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Update Following The May 1, 2018 Board of Trustees Meeting

Here's a summary of the May 1 Board of Trustees meeting in case you were not able to attend it in person or view it via the web.

 

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President/Superintendent's Blog


Sharing Some Budget Update News

It has been several months since my last budget message to the District.   Since then, we have positioned the College to address the projected 2017-18 budget deficit because of potential money saved from personnel releases, various retirements, and operational cost containment actions. These actions allowed us to reallocate funds to hire six new faculty members in mission critical areas.  We could not have been able to do this without your help and ideas.

We are planning for the next fiscal year. The administration has asked the Budget Planning Committee to provide input on a preliminary set of budget assumptions that will guide the development of our 2017-18 budget. These budget assumptions will go to the Board of Trustees in April.

Our budget planning is taking place in light of the 2017-18 Governor’s January Budget Proposal released last month.  The Governor proposes to fund a 1.48% cost of living allowance (COLA) which equates to about $375,000 for CR and a base budget increase that would provide us about $94,000.  We can expect about $469,000 from the State to help cover annual cost increases if we meet our 3,950 FTES enrollment target.

The 2017-18 Governor’s January Budget Proposal also included a decrease in one-time payments and a decrease to the categorical physical plant allocation.  In 2016-17, we received about $330,000 in one-time mandate payments.  No such mandate payments were included in the 2017-18 budget proposal.  We expect the categorical funding for physical plant and instructional equipment to drop from $557,000 this year to about $137,000 for 2017-18.  The decrease in one-time funds will tighten our 2017-18 budget and further limit our discretionary spending.

You may be aware that Governor’s January Budget Proposal contained a $1.9 billion accounting error/adjustment which caused the Governor’s Budget Proposal to be out of balance.  Also, if you’ve been following the news lately, it was reported that the CalPERS Board moved to reduce the rate of return for CalPERS investments from 7.5% to 7.0%. We don’t talk about the CalPERS investments very often, so you may wonder what effect the rate increase has on our budget.

The CalPERS pension program has been developed based on long-range forecasts that assume a 7.5% annual rate of return on its investments.  Decreasing CalPERS’ expected rate of return will mean an increase in the District’s contribution to pension costs. The State has scheduled increases to our required pension payments for several more years and those increases are already integrated into our three-year budget forecast.  However, those scheduled increases did not include the impact of the lower investment returns.  If the State places the impact of the change in long term investment returns on the colleges, we will need to increase our budget forecast for pension expenditures.  There is a chance, however, that the State will not pass on the full cost of the pension increases to the community colleges. We will keep a close watch to see how the Legislature will act.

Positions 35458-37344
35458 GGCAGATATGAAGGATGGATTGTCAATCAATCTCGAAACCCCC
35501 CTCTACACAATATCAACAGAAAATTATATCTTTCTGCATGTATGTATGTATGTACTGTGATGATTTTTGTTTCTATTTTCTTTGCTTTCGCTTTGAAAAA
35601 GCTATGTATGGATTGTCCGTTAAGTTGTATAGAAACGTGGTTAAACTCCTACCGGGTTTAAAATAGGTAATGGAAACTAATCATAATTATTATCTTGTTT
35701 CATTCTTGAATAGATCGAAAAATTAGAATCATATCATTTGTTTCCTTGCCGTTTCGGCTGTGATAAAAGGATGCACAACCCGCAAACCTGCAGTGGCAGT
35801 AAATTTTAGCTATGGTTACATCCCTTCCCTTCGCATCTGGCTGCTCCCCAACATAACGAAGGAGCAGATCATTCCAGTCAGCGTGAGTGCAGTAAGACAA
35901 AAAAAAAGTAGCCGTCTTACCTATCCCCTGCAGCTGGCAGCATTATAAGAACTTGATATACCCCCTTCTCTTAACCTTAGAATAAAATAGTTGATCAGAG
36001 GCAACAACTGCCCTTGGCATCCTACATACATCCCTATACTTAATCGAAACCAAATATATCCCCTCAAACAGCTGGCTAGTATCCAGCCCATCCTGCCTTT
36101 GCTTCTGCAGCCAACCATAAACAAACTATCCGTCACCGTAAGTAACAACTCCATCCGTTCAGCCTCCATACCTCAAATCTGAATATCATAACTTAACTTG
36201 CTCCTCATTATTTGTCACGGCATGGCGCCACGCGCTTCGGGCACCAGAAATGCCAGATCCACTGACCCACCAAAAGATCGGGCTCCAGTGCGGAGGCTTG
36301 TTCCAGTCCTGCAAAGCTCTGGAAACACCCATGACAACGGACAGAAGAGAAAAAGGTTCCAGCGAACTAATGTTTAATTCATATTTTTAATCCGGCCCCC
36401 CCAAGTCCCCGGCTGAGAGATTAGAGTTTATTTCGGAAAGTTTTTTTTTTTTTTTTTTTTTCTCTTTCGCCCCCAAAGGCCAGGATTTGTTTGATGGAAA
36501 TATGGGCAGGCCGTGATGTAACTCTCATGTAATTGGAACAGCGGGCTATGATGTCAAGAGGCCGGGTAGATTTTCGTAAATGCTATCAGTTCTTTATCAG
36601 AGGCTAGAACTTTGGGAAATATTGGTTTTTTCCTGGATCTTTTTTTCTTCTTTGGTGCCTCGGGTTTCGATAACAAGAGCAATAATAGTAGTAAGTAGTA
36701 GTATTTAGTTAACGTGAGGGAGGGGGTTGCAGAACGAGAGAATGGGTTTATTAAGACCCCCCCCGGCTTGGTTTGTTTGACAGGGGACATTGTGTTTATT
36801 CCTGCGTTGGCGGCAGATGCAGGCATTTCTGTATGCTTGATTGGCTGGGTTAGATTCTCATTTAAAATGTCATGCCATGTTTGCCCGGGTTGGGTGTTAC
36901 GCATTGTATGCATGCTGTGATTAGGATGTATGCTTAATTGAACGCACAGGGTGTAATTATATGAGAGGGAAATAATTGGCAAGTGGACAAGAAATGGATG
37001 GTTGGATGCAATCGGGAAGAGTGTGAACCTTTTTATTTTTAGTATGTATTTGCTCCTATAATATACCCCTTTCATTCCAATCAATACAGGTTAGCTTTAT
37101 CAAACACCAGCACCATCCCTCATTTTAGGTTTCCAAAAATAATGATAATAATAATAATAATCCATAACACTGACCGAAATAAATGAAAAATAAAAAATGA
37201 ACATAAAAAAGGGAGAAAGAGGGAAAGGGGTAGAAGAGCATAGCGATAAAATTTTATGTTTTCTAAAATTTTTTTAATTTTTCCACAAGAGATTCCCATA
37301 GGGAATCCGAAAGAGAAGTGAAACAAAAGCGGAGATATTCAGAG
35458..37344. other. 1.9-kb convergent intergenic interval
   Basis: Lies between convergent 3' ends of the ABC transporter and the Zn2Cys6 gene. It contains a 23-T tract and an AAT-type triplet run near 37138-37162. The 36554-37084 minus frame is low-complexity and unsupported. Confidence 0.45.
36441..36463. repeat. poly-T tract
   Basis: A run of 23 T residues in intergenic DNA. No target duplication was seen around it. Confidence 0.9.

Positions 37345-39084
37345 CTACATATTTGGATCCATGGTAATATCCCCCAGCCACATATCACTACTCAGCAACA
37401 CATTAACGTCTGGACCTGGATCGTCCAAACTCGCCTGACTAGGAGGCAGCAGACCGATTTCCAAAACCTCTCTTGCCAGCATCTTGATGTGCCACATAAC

We must also keep in mind that the Chancellor’s Office may pass on a mid-year .5% deficit factor (cut) in this years’ general fund allocation.  The Governor has signaled that he may lower the allocations at the May Revised Budget in order to try balancing the 2017-18 State budget.  He has also signaled that there may be difficulties balancing the State budget by 2019-20.  To further muddy the prognosticative waters, the Legislative Analyst Office (LAO) released their Proposition 98 analysis recently. The LAO indicated that Proposition 98 funds could be up by more than $1 billion at the May Revise.

While it is still too early to make firm decisions about items in the budget, here’s a summary of Cabinet’s thinking on several areas:

General Spending. We are going to continue to be very careful and frugal in our expenditures: reducing reliance on printing, using bulk purchasing from warehouse for consumables, exploring alternative benefit partnerships for cost savings scheduling our class sections more efficiently, evaluating the efficacy of our ADTs, etc.

Revenue Enhancement. We are going to look for opportunities for improving revenues. These include continuing to build a strong marketing/brand presence, expanding Pelican Bay and distance education classes, and expanding our fundraising capacity.

Advocacy. The Board of Trustees, administration, CRFO, Academic Senate, student government, and CSEA will continue to advocate for our interests on the State level.

Positions. We are going to continue to work diligently to make the most of every position vacancy, including those that might occur through transfers, resignations, or retirements.

Fiscal Decision Making.  We will be guided by the following three principles: focus on student success; maintain the academic strength of the District; and strengthen our fund reserves.

Again, I want to thank all of you for your contributions to the District.  I have a lot of confidence in our ability to work together for the betterment of our students and colleagues.


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